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New research shows that psychotherapy and drug therapy are effective treatments for Body Dysmorphic Disorder. Here’s the best way to overcome this body image disorder.
Body Dysmorphic Disorder was recognized as a psychological body image disorder in 1997 in the United States. Psychologists and doctors are researching the most effective treatments for Body Dysmorphic Disorder – which can, if untreated, lead to a variety of eating disorders.
What is Body Dysmorphic Disorder?
Body Dysmorphic Disorder is a psychological condition in which a person typically obsesses about his or her face, hair, or body odor. People with body image disorder often pursue plastic surgery to change the perceived defect.
Since Body Dysmorphic Disorder is a psychological condition, this doesn’t work! In other words, cosmetic surgeries rarely treat self-image issues because they don’t tackle the “real” problem. In fact, plastic surgeries can make body image disorder worse, and even lead to eating disorders.
To learn more about this psychological condition, read Symptoms and Signs of Body Dysmorphic Disorder.
Overcoming Body Dysmorphic Disorder
Jonathan Ipser of the University of Stellenbosch in Tygerberg analyzed five studies of how psychotherapy and drug therapy treat Body Dysmorphic Disorder and self-image issues. He found that psychotherapy and drug therapy can bring long-lasting relief to people who suffer from self-image issues.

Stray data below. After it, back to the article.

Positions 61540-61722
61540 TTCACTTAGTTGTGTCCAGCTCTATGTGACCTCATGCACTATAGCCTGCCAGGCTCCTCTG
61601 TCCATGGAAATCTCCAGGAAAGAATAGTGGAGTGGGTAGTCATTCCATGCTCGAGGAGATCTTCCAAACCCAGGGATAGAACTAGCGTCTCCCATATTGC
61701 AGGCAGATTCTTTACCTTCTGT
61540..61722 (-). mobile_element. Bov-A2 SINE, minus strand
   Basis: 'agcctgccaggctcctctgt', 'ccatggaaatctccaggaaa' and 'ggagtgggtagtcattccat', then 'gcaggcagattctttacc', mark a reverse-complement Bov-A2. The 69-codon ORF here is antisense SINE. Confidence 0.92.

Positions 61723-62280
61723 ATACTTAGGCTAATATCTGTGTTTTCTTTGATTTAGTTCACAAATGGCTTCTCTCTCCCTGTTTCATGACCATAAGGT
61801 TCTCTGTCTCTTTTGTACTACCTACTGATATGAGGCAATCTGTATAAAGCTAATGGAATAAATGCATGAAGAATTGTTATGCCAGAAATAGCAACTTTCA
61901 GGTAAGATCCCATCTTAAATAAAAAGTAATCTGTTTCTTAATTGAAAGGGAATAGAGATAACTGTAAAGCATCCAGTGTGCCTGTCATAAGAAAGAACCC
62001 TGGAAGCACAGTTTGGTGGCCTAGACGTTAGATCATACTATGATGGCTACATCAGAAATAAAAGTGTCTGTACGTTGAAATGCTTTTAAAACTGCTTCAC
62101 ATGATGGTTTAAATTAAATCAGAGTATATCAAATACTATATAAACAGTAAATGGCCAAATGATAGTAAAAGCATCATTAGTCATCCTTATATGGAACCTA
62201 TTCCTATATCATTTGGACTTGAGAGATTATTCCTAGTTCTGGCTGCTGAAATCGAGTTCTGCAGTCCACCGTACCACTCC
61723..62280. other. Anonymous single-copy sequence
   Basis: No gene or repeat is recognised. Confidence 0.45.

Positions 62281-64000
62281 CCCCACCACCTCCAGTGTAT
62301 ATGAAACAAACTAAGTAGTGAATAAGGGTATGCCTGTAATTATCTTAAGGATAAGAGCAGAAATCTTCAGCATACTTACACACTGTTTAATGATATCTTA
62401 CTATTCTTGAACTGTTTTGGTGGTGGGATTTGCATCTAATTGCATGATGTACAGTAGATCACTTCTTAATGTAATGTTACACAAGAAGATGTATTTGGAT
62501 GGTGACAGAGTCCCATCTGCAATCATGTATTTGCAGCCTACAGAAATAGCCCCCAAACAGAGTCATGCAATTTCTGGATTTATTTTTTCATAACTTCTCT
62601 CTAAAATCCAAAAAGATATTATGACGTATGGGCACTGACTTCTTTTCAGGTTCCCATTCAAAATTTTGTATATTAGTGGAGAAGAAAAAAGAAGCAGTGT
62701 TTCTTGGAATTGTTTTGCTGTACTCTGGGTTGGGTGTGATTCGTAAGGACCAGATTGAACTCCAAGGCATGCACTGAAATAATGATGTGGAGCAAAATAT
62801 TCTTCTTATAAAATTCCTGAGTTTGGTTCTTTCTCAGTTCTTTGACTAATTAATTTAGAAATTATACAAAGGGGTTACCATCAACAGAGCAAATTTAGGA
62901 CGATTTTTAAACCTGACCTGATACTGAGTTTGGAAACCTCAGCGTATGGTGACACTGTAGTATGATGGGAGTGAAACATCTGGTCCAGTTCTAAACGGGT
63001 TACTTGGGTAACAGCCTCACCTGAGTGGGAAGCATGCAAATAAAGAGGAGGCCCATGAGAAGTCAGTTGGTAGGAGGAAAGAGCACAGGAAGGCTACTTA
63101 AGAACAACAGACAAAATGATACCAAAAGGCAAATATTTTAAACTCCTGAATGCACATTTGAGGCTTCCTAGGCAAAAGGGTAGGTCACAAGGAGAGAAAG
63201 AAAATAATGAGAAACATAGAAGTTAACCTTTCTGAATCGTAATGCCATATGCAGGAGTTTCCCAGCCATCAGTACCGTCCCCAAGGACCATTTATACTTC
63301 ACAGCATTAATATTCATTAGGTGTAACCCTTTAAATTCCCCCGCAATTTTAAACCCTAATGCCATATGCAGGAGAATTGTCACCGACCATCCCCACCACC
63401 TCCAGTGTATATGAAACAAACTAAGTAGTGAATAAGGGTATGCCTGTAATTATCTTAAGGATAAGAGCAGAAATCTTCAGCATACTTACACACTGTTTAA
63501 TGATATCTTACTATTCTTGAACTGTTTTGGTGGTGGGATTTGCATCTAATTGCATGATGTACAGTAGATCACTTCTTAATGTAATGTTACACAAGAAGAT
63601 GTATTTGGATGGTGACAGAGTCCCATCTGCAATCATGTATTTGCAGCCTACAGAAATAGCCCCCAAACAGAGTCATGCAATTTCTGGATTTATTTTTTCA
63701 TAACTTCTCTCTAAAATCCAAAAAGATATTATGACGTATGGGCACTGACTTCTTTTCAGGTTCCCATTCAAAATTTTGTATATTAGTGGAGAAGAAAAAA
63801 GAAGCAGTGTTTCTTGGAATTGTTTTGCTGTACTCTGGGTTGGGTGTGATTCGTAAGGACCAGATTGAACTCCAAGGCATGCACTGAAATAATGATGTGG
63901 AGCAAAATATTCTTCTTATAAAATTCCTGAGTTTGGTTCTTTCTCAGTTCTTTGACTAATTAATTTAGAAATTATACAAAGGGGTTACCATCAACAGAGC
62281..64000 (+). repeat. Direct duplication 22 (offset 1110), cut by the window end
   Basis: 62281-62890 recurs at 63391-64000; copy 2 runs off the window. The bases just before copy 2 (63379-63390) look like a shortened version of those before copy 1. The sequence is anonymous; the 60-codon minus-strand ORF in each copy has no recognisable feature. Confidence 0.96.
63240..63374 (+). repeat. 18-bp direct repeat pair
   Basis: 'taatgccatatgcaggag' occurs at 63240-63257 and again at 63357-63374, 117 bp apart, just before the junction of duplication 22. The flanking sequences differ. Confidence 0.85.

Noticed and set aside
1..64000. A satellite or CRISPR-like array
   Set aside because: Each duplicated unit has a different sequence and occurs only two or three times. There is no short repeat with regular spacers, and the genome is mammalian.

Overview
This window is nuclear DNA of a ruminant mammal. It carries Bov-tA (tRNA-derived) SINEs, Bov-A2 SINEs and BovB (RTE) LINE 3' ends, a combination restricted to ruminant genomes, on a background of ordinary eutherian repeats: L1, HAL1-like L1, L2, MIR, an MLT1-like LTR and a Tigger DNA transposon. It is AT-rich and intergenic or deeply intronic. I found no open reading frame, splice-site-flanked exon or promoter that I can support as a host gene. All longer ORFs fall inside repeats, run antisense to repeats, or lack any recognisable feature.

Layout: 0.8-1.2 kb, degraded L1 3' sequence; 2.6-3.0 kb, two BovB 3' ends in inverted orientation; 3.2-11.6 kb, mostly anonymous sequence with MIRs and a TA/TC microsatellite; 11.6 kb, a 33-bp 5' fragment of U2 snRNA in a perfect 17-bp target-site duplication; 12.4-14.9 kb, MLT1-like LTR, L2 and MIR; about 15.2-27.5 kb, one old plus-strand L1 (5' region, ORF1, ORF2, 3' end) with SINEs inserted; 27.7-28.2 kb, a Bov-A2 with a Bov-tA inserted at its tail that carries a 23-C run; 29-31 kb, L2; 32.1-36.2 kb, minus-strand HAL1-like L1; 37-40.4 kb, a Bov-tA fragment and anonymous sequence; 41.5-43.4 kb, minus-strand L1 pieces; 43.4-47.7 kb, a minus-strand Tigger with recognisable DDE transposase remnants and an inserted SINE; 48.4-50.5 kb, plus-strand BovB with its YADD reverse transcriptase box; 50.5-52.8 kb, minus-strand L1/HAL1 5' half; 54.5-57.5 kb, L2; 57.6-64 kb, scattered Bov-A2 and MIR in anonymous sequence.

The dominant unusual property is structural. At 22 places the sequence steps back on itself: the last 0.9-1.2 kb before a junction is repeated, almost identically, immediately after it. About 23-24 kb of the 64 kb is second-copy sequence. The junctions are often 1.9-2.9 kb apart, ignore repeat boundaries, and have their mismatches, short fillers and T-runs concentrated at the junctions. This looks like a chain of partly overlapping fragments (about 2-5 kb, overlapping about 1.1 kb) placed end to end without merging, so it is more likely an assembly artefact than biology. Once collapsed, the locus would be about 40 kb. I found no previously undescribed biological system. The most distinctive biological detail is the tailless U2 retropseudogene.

“The key finding that treatment effects were maintained over a 4.5 month follow-up [period] after 12 weeks of cognitive behavioral psychotherapy indicates that such therapy may be effective in preventing remission over the longer term,” said Ipser, who was the lead reviewer of this research.
Therapies that Help People Overcome Body Image Disorder
Ipser’s analysis shows that people with Body Dysmorphic Disorder who take Prozac are three times more likely to overcome their body image or self-image issues than those who take a placebo (no drug therapy). He also found that anxiety and depression were reduced in people who participated in maintenance psychotherapy.
“This review reinforces the value of psychotherapy, along with medications, in treating people with psychiatric disorders,” said Eric Plakun, M.D., a spokesperson of the American Psychiatric Association. “People are not just receptor sites for molecules and can make significant and enduring changes through therapy alone or in combination with medications.”
Since this body image disorder is an obsessive-compulsive disorder, researchers are finding that treatments for obsessive-compulsive disorder also work to treat Body Dysmorphic Disorder.
- Ipser JC, Sander C, Stein DJ. Pharmacotherapy and psychotherapy for body dysmorphic disorder. Cochrane Database of Systematic Reviews 2009, Issue 1. Art. No.: CD005332. DOI: 10.1002/14651858.CD005332.pub2.